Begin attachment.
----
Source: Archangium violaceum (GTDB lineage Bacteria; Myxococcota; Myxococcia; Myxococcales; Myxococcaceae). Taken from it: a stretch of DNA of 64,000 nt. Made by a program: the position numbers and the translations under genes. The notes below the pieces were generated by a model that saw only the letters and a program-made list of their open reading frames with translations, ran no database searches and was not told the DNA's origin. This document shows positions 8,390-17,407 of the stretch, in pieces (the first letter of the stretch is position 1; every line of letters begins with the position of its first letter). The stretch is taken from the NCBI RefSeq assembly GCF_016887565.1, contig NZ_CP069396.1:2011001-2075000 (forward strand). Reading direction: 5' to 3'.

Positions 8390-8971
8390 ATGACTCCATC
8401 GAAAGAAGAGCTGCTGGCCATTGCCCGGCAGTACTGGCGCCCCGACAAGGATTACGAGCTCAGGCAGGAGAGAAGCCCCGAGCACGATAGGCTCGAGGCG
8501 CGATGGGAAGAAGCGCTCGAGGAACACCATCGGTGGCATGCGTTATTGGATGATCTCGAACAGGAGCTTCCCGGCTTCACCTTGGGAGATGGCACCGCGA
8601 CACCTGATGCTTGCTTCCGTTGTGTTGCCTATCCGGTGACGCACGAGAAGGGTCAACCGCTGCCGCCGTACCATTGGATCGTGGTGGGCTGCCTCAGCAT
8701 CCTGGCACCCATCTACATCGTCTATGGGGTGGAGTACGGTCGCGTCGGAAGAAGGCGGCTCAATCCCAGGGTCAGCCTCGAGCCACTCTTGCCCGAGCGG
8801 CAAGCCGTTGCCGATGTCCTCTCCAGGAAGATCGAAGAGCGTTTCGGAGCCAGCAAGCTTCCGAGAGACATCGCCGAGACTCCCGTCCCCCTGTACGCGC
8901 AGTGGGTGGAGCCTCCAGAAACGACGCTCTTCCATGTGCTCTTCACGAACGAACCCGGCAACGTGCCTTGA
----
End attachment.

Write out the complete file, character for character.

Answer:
Source: Archangium violaceum (GTDB lineage Bacteria; Myxococcota; Myxococcia; Myxococcales; Myxococcaceae). Taken from it: a stretch of DNA of 64,000 nt. Made by a program: the position numbers and the translations under genes. The notes below the pieces were generated by a model that saw only the letters and a program-made list of their open reading frames with translations, ran no database searches and was not told the DNA's origin. This document shows positions 8,390-17,407 of the stretch, in pieces (the first letter of the stretch is position 1; every line of letters begins with the position of its first letter). The stretch is taken from the NCBI RefSeq assembly GCF_016887565.1, contig NZ_CP069396.1:2011001-2075000 (forward strand). Reading direction: 5' to 3'.

Positions 8390-8971
8390 ATGACTCCATC
8401 GAAAGAAGAGCTGCTGGCCATTGCCCGGCAGTACTGGCGCCCCGACAAGGATTACGAGCTCAGGCAGGAGAGAAGCCCCGAGCACGATAGGCTCGAGGCG
8501 CGATGGGAAGAAGCGCTCGAGGAACACCATCGGTGGCATGCGTTATTGGATGATCTCGAACAGGAGCTTCCCGGCTTCACCTTGGGAGATGGCACCGCGA
8601 CACCTGATGCTTGCTTCCGTTGTGTTGCCTATCCGGTGACGCACGAGAAGGGTCAACCGCTGCCGCCGTACCATTGGATCGTGGTGGGCTGCCTCAGCAT
8701 CCTGGCACCCATCTACATCGTCTATGGGGTGGAGTACGGTCGCGTCGGAAGAAGGCGGCTCAATCCCAGGGTCAGCCTCGAGCCACTCTTGCCCGAGCGG
8801 CAAGCCGTTGCCGATGTCCTCTCCAGGAAGATCGAAGAGCGTTTCGGAGCCAGCAAGCTTCCGAGAGACATCGCCGAGACTCCCGTCCCCCTGTACGCGC
8901 AGTGGGTGGAGCCTCCAGAAACGACGCTCTTCCATGTGCTCTTCACGAACGAACCCGGCAACGTGCCTTGA